Wednesday, August 22, 2012

Homemade Baby Food

Think you don't have the time to make your own baby food?  Worried you need a specific recipe or that you are going to do it wrong?  Read on to see how easy it really is to mash up food for your baby to eat.
Baby Food Hell
Photo attribution here
I find it amusing that there are entire websites and books dedicated to baby food recipes.  I mean, seriously, why can't you just mash up the foods you and your family are already eating and feed them to your baby?    When I eat an apple, I get out my handy food mill and grind some apple up for the baby.  When I steam broccoli I grab my food mill again and mash some up for the baby to eat.  And you know what?  She eats it.  And she loves it.  And it's easy.  And it's cheap.

I am no expert on baby-ness, but I do know two things.  First, making your own baby food is cheap.  Way cheaper than buying prepackaged baby mush at the store.  Make a small investment in a food mill and you are set for toddlers to come.  Second, making your own baby food is healthy.  (Provided, of course, that you aren't grinding up chocolate chip cookies and peanut butter cups and feeding that deliciousness to the baby for dinner.)  It's fresh and you know exactly what you put into it

With my first child I dutifully bought small containers of over-priced baby food, fed him his peas and beans, waited three days before introducing a new food, and was a total stress case the entire time.  Things changed with my second.

I bought this handy dandy baby food mill and I use it several times a day.  It's easy to use (assemble three parts, insert food, and turn) and easy to clean (although it is best to clean it right after using it so the food doesn't have time to get hard and crusty).  When I'm not using it for baby food my three-year-old is using it to pretend like he's driving a truck.  Everyone loves it!  This is the one I have, and it's cheaper on Amazon than it was where I bought it.

That's my whole plug for making your own baby food.  I make it as I go, but if you need to make a larger batch and store it in the freezer for later use there are some really nifty baby food freezer containers for sale on Amazon, too.

Happy food mashing!

(Note: The links in this post are my affiliate links.  I will never recommend anything to my readers that I wouldn't buy myself.)

Thursday, November 10, 2011

How to Make and Can Homemade Jam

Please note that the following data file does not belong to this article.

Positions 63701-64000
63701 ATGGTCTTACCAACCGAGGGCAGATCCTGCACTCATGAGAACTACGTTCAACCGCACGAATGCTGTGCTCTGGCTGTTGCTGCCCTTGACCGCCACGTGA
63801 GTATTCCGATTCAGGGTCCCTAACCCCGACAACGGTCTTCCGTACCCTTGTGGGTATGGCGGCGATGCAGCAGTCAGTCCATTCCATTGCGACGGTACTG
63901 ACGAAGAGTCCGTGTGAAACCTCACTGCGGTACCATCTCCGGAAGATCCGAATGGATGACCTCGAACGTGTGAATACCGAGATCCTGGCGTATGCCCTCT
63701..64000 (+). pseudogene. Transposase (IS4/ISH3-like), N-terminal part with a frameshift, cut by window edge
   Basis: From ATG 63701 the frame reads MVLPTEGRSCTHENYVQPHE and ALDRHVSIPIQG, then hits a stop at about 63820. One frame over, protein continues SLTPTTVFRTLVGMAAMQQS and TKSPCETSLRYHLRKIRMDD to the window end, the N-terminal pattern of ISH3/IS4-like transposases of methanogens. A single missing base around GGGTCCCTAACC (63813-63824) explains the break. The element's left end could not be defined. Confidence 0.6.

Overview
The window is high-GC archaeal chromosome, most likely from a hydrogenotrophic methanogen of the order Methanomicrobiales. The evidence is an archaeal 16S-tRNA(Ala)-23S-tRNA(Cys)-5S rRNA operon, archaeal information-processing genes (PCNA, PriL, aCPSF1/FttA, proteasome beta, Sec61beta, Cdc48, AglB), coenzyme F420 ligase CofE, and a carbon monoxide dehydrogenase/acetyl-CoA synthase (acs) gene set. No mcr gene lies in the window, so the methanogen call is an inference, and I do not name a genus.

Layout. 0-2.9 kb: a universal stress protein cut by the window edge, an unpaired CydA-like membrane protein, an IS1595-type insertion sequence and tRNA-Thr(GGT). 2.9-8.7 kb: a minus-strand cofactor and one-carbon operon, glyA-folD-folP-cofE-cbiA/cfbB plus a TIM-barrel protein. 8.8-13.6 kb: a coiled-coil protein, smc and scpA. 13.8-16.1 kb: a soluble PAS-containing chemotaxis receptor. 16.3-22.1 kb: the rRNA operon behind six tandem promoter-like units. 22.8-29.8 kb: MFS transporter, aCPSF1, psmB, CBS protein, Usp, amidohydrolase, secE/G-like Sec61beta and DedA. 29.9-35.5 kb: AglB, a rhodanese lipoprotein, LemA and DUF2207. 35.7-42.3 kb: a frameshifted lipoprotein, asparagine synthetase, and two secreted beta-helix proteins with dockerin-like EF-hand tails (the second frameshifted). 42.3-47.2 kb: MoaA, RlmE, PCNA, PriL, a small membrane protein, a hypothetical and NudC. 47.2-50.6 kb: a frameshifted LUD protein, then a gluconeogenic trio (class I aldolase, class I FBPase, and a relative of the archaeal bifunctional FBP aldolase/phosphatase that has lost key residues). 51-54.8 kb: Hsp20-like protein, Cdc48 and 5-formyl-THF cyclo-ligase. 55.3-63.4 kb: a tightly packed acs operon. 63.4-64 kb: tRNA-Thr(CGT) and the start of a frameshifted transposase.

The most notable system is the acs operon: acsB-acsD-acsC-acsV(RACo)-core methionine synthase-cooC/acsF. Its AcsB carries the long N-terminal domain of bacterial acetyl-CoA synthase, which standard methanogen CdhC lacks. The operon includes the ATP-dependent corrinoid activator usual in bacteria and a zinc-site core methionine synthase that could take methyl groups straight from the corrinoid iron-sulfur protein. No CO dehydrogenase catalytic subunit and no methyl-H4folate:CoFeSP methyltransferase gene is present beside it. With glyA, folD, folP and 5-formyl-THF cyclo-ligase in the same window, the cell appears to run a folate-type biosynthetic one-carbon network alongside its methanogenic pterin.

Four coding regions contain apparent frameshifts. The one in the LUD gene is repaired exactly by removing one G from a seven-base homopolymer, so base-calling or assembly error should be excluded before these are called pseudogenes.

There is seriously nothing better than homemade jam on hot homemade bread.  Since I covered how to make bread in my last post, I'm going to show you how to make jam today.

Here is a list of what you need before you start making your jam.  For a more complete review of the gear you need to start canning and preserving see my post here.
  • Hot water bath canner
  • Canning utensil set
  • Mason Jars and Lids (5 pint jars or 9-1/2 pint jars per batch)
  • Pectin (I use Sure-Jell, but any pectin will work fine)
  • 3-4 pounds of sugar per batch
  • 2-3 pound of fruit per batch, depending on the fruit and the recipe
The instructions found in the box of pectin will tell you exactly how much fruit and sugar you need.  In the video I made raspberry jam, which calls for 5 cups of crushed berries and 7 cups of sugar (I know, why do you think it tastes so good?) The instructions for preparing the jam are the same no matter what fruit you are using, although the ratio of fruit to sugar does change slightly.  Follow the instructions from the pectin box as precisely as possible to be sure your jam sets.  I hope this video helps as you prepare and preserve your own jam!
Homemade jam on homemade English muffins...YUM!

(Note: Some links in this post are my affiliate links. I will never recommend anything to my readers that I wouldn't buy myself.)

Saturday, October 29, 2011

Homemade Whole Wheat Bread

I have been making homemade bread for about six months now.  Last week we ran out and I was feeling so tired and pregnant that I decided to splurge and buy a loaf from the store.  Wow, that was a BIG disappointment!  It was the first time we have bought bread for six months and the taste and texture were just awful.  Needless to say, today I made two batches of bread:)  Our home smells amazing.